This book is a massive in-depth social and economic study of that area of North Carolina that wet last relinquished by the Cherokee Indians by the trumped-up Treaty of 1835. An attempt is made to fit both the Indians and their successors into a broad state and national historical context. The main thrust of the book is directed toward the bulk of Appalachian literature, mythology, folklore, and hearsay that for the past century has held the mountain people in the grip of idiot-history. Here for the first time in any book is an objective version of the removal of the Indians and a factual account of the first settlers--as based on public records of the people and the events. Topics considered in connection with the white settlers are: sale and purchase of the land, motility in the population, origins of family names, local government, trades and professions, agricultural production, schools and churches, freemasonry, social and economic comparisons with other North Carolina counties. Annexes contain the names of the North Carolina volunteer soldiers who participated in the removal rites, and the names of persons who appear in the 1840, l850, and 1860 censuses. Additionally, the text of the book contains many lists of names--as relating to agricultural production, slave owners, trades and professions, etc.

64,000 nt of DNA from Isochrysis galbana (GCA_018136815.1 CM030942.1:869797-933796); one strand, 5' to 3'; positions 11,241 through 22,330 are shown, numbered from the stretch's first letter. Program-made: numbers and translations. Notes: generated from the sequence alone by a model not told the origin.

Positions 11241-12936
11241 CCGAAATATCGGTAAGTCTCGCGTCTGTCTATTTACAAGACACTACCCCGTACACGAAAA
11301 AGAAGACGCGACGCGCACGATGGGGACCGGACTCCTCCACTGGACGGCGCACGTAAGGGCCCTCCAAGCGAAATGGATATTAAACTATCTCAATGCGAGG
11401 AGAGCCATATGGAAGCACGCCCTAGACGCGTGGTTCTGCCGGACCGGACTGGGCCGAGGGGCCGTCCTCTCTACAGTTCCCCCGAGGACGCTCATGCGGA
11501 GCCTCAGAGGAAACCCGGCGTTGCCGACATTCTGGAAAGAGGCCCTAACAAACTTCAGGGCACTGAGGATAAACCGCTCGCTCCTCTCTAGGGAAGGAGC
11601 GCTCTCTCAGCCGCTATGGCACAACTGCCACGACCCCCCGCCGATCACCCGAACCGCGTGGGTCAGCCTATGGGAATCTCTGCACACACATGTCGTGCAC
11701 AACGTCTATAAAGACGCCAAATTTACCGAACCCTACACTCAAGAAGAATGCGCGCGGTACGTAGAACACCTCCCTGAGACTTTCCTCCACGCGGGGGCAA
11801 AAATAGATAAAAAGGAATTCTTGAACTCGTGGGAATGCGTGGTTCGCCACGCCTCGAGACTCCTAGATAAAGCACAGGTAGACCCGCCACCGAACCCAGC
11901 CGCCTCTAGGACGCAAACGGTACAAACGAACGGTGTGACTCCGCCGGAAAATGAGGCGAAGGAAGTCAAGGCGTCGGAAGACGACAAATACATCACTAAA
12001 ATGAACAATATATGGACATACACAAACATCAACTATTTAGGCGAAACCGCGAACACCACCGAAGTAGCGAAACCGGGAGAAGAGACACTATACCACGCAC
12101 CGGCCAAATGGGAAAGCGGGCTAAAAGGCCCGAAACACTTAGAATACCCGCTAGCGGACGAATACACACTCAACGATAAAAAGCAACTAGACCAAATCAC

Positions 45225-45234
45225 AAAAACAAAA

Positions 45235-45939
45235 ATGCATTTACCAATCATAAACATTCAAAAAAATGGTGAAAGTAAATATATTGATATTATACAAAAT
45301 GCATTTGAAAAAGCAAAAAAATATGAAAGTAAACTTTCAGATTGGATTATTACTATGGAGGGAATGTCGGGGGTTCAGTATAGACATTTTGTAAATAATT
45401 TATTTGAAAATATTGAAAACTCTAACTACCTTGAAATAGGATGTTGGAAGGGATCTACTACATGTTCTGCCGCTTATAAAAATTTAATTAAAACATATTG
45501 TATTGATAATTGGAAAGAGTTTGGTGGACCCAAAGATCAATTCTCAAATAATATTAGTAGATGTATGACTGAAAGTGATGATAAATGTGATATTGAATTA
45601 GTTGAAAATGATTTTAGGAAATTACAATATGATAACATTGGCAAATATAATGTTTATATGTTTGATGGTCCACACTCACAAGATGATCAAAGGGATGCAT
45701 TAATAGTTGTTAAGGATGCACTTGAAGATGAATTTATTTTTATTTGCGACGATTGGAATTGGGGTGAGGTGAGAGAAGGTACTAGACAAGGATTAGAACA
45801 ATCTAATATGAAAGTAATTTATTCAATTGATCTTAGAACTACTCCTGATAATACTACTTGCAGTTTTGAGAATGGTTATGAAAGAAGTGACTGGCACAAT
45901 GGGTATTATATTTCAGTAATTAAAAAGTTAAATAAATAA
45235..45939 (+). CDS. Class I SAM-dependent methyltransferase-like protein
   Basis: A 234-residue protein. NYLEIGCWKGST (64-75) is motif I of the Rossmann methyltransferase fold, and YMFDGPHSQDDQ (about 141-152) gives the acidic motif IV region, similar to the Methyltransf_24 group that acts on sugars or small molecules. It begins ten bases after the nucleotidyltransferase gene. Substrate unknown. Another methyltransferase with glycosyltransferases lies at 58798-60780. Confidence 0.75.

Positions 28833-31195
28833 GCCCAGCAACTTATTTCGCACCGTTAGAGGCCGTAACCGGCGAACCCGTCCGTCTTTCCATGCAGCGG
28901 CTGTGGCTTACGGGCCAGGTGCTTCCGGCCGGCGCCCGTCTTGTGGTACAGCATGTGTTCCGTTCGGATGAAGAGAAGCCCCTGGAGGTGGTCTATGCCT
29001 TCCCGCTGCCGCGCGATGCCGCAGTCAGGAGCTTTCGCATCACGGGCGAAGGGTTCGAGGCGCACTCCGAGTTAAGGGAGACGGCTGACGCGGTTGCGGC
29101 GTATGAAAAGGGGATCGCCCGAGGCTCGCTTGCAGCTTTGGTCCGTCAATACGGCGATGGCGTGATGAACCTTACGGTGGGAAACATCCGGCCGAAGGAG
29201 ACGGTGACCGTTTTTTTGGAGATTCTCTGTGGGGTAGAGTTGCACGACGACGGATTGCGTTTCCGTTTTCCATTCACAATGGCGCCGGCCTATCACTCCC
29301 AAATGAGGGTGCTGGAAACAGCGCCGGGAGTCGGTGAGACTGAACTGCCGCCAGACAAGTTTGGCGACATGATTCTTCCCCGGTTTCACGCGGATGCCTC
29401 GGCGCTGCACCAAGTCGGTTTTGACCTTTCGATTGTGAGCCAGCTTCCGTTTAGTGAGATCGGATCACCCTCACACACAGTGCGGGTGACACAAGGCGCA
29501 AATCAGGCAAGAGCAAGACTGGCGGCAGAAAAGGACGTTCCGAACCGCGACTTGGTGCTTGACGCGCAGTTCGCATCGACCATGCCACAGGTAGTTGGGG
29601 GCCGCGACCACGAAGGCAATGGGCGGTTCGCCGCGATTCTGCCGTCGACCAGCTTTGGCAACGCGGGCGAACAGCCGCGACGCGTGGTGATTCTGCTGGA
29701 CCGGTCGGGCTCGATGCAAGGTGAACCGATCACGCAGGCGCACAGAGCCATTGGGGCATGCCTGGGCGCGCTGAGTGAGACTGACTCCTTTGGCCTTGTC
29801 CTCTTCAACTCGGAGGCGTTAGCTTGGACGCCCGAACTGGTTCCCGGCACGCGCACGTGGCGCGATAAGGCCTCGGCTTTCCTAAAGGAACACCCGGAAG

Available at the Family History Library.